A clip of the Dove advert. Picture: Twitter

In a Facebook ad for Dove body wash, a black woman removes her brown shirt and — voilà! Underneath is a white woman in a light shirt.

The ad, a three-second GIF, sparked an outcry, with many social media users wondering how it could have made it through multiple layers of review.

On Saturday, Dove - owned by Unilever - apologised, writing on Facebook: “Dove is committed to representing the beauty of diversity. In an image we posted this week, we missed the mark in thoughtfully representing women of color and we deeply regret the offense that it has caused.”

Marissa Solan, a spokeswoman for Dove, said on Sunday that the GIF “was intended to convey that Dove Body Wash is for every woman and be a celebration of diversity, but we got it wrong and, as a result, offended many people".

She added that Dove had removed the post and was “re-evaluating our internal processes for creating and reviewing content.” 

Dove’s ad was not an isolated case by one company, but the latest in a long line of tone-deaf ads by many companies.

Here are a few local and international examples from the past.

Outsurance, 2017 

Earlier this year South African insurance company Outsurance came under fire for their Father's Day tribute.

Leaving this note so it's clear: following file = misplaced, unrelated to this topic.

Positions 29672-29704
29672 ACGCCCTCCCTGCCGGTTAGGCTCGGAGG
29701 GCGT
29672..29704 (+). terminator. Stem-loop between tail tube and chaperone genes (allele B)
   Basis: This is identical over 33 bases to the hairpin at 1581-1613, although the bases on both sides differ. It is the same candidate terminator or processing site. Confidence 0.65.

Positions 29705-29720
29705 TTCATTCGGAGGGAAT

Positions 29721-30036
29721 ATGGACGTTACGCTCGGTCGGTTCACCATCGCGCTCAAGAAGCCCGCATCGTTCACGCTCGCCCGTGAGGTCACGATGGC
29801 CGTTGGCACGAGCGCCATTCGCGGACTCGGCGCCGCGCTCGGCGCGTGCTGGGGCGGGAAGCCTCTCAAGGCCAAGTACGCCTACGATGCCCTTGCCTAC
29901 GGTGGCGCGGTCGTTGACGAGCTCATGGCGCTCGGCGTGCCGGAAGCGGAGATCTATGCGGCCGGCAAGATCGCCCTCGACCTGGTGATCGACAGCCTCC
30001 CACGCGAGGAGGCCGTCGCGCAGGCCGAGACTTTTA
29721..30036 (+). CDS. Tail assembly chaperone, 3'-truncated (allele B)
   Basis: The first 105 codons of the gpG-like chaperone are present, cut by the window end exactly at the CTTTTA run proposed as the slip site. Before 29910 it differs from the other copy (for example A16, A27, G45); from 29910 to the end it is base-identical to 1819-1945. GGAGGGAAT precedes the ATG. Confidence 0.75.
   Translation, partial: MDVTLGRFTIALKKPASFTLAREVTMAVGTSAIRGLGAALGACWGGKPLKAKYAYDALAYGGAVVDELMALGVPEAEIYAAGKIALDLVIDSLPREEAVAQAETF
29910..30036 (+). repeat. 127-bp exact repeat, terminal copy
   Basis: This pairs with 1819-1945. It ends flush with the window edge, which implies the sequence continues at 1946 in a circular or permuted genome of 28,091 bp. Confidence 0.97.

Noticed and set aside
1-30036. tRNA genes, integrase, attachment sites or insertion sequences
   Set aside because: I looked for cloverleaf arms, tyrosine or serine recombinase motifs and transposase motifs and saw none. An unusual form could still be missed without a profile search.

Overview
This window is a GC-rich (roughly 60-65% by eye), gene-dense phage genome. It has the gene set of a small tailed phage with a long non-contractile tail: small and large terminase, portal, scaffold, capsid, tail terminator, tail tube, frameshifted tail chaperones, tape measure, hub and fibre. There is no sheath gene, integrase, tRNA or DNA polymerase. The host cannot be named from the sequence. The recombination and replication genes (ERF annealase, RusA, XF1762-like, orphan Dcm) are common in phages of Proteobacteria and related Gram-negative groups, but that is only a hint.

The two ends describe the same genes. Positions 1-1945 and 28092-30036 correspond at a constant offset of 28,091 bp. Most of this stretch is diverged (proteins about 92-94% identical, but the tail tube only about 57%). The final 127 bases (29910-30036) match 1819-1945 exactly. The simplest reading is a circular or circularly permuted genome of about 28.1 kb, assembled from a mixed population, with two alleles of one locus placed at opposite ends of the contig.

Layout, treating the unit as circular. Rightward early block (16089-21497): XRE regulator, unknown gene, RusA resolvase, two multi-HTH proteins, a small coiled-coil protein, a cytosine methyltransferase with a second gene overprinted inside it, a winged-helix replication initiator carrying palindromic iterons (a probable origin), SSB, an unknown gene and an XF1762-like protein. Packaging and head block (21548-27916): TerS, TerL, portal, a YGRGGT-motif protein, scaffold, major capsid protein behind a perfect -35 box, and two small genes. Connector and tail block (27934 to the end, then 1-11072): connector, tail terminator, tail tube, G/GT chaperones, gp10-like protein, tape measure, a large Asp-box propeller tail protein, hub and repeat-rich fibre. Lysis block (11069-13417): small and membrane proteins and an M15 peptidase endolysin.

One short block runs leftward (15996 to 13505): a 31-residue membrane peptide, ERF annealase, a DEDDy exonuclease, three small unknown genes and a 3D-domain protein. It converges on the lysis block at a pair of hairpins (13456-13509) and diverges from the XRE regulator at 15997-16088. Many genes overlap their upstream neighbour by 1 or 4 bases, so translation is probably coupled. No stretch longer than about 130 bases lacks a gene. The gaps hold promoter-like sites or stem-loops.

The insurance company posted a video on Twitter on Father's Day in honour of all the "amazing dads out there".

In the video, fathers are seen sharing happy moments with their children and having silly moments.

Instead of stirring emotions, the advert caused an outrage, with users blasting it for its lack of diversity and failing to represent South African fathers of all races.

SA tweeps sarcastically congratulated the company for turning what should have been a celebration of all fathers, into a celebration of white fathers.

Intel, 2007

A 2007 ad for Intel’s new processor showed a white man surrounded by six black sprinters bent over in starting poses. “Multiply computing performance and maximize the power of your employees,” the text read.

Intel said its intent “was to convey the performance capabilities of our processors through the visual metaphor of a sprinter,” but acknowledged, “Unfortunately, our execution did not deliver our intended message and in fact proved to be insensitive and insulting.”

Dove, 2011

In 2011, Dove was criticised for another ad: this one showing three women standing side by side, each with lighter skin than the woman next to her. Behind them were signs reading “before” and “after”; the “before” sign, positioned behind an African-American woman, showed cracked skin, while the “after” sign, behind a white woman, showed smooth skin.

“Visibly more beautiful skin,” the ad read.

Edelman, the public relations company representing Dove, said in a statement to Gawker: “All three women are intended to demonstrate the ‘after’ product benefit. We do not condone any activity or imagery that intentionally insults any audience.”

Popchips, 2012

Popchips drew fire in 2012 for an ad in which Ashton Kutcher played several characters — including a Bollywood producer named Raj, complete with brownface and an Indian accent.